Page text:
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Labor Must Hold its Nerve on Climate

Steve Murphy

There’s a particular energy around the movement when we feel an election around the corner. Often, it feels like we’ve heard the crack of the starting gun to focus our minds sharply to the task of winning.

This conference has that kind of buzz about it. Even though we’re virtual, and much of the substance and theatre has been cast aside, it feels as though we are genuinely united on the importance of building the policies, candidates and campaigns that will win.

In the left, there is a steely resolve to do more than just win, but to build a platform and campaign that will deliver a generous mandate for sweeping social and economic progress.

For those of us who have been around the movement for a few of these cycles, we know that even the best crafted positions or plans can be dismantled when there is a perceived need for compromise as we get closer to polling day.

We need to be honest on what is nonnegotiable amongst our movement throughout the federal election campaign. As a blue-collar unionist, the right to strike and fair bargaining laws are always front of mind. There’s also the important issue of secure jobs and a healthy work/life balance – jobs we can rely on. I could write about the importance of public education and health, why we must oppose privatisation in all its forms and an approach to international trade that lifts us up, not races to the bottom.

But right now we need to think bigger about the significant challenge we face and the legacy we will leave after this election cycle is over. Labor must hold the line on climate.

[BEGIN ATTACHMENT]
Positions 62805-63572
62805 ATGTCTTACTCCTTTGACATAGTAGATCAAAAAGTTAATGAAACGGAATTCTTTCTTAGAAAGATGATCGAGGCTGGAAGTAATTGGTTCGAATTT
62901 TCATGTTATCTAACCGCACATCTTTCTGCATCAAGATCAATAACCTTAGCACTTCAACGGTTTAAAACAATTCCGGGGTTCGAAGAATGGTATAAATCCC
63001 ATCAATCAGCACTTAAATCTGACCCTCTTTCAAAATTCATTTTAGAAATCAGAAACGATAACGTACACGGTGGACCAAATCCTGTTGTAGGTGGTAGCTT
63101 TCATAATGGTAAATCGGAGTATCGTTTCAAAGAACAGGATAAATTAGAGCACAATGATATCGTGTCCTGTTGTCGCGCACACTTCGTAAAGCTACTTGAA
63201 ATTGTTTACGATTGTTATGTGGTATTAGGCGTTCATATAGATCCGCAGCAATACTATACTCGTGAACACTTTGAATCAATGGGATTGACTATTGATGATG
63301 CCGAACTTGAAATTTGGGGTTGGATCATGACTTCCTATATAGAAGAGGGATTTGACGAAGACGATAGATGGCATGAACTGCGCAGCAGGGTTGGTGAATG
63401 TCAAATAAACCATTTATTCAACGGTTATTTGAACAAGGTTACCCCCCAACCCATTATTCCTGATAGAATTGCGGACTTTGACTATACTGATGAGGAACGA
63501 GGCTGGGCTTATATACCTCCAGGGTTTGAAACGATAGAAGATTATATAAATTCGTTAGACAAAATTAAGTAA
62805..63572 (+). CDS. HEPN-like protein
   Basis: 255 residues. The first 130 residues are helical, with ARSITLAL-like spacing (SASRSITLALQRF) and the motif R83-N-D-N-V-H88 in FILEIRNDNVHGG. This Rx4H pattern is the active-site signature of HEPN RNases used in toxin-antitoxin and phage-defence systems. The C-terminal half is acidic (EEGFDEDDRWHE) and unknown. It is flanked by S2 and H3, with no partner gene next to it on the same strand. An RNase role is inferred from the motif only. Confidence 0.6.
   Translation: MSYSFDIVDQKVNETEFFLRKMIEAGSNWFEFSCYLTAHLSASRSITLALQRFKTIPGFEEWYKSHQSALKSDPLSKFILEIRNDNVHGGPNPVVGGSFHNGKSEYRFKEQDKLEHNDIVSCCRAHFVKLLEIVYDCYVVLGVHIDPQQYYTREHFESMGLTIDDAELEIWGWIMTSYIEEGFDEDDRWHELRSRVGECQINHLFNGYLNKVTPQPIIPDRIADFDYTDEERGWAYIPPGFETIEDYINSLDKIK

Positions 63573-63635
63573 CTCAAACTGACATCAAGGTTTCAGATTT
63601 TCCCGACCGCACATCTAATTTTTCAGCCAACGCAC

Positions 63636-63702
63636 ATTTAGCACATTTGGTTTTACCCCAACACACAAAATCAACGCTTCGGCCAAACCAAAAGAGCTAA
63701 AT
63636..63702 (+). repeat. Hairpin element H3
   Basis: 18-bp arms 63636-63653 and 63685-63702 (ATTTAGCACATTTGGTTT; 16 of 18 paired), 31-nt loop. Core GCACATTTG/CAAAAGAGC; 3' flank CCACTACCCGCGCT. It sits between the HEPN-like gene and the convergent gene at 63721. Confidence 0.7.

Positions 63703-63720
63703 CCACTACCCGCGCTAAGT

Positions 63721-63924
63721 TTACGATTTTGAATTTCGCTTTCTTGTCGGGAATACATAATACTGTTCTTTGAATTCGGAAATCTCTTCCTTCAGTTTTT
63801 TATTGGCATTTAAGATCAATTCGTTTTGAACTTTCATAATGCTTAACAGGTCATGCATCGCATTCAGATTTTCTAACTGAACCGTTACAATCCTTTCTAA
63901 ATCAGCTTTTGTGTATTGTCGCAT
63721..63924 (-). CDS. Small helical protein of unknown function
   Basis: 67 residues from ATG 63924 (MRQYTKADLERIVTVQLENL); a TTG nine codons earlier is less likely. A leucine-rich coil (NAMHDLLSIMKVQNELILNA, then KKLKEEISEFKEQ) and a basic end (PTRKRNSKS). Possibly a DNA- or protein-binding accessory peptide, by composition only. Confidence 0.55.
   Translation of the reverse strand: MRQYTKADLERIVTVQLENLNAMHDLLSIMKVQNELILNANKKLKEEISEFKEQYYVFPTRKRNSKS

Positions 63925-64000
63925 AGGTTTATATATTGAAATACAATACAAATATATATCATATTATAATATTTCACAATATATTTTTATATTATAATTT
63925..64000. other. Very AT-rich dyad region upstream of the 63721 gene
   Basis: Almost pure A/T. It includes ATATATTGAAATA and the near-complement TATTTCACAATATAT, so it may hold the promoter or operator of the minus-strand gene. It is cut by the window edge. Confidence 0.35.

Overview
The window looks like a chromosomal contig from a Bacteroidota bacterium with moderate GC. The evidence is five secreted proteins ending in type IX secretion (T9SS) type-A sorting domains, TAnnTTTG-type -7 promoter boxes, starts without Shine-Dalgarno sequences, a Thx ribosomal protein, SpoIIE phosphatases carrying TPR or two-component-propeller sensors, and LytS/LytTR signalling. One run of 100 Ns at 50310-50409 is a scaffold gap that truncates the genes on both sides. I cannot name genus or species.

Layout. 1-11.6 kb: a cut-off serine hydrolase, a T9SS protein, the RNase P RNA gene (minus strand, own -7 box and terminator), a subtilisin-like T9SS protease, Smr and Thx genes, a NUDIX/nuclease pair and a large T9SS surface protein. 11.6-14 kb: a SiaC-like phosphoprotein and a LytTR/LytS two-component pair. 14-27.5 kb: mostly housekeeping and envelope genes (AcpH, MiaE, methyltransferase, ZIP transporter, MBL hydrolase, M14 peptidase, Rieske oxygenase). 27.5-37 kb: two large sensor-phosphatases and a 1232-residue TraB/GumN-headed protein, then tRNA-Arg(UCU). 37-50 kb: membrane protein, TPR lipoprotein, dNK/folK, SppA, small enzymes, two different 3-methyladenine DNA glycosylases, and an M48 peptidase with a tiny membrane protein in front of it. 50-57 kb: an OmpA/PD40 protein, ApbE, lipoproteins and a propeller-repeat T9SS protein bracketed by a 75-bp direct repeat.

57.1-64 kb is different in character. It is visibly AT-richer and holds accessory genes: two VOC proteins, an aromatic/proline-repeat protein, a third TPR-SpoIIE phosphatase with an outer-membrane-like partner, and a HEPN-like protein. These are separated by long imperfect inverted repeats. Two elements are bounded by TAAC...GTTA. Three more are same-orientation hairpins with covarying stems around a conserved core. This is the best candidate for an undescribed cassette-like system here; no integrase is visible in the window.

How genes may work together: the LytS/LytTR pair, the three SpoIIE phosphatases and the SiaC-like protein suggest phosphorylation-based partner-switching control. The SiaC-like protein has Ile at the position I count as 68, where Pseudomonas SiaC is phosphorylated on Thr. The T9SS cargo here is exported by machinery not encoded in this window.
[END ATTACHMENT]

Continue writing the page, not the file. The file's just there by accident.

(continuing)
The Labour Movement should be proud of the work we’ve done together to make climate action and job creation central to both upcoming elections.

By organising our constituencies outside of the election cycle, we have made significant strides in shifting Labor as the logical choice if you want job creation and climate action.

We have slowly but surely evaporated the fiction of a climate culture war, and have found ways for both environmental activism and an Aussie made jobs plan to co-habitate within our party.

Labor can now talk on behalf of both groups loudly, and most importantly, proudly. It would be a strategic misstep, and a betrayal of our base to get gun-shy about our position at the 11th hour.

It’s pretty clear now exactly what our working-class blue collar base expect of us, and we know what progressive thinking environmentalists expect of us too.

The rank and file, and the broader labour movement have rolled up their sleeves and done the hard work on this.

Energy is building for change and action.

It’s now over to the Parliamentary wing to hold the line.

We can have climate action and job creation.

Steve Murphy is the National Secretary of the AMWU.


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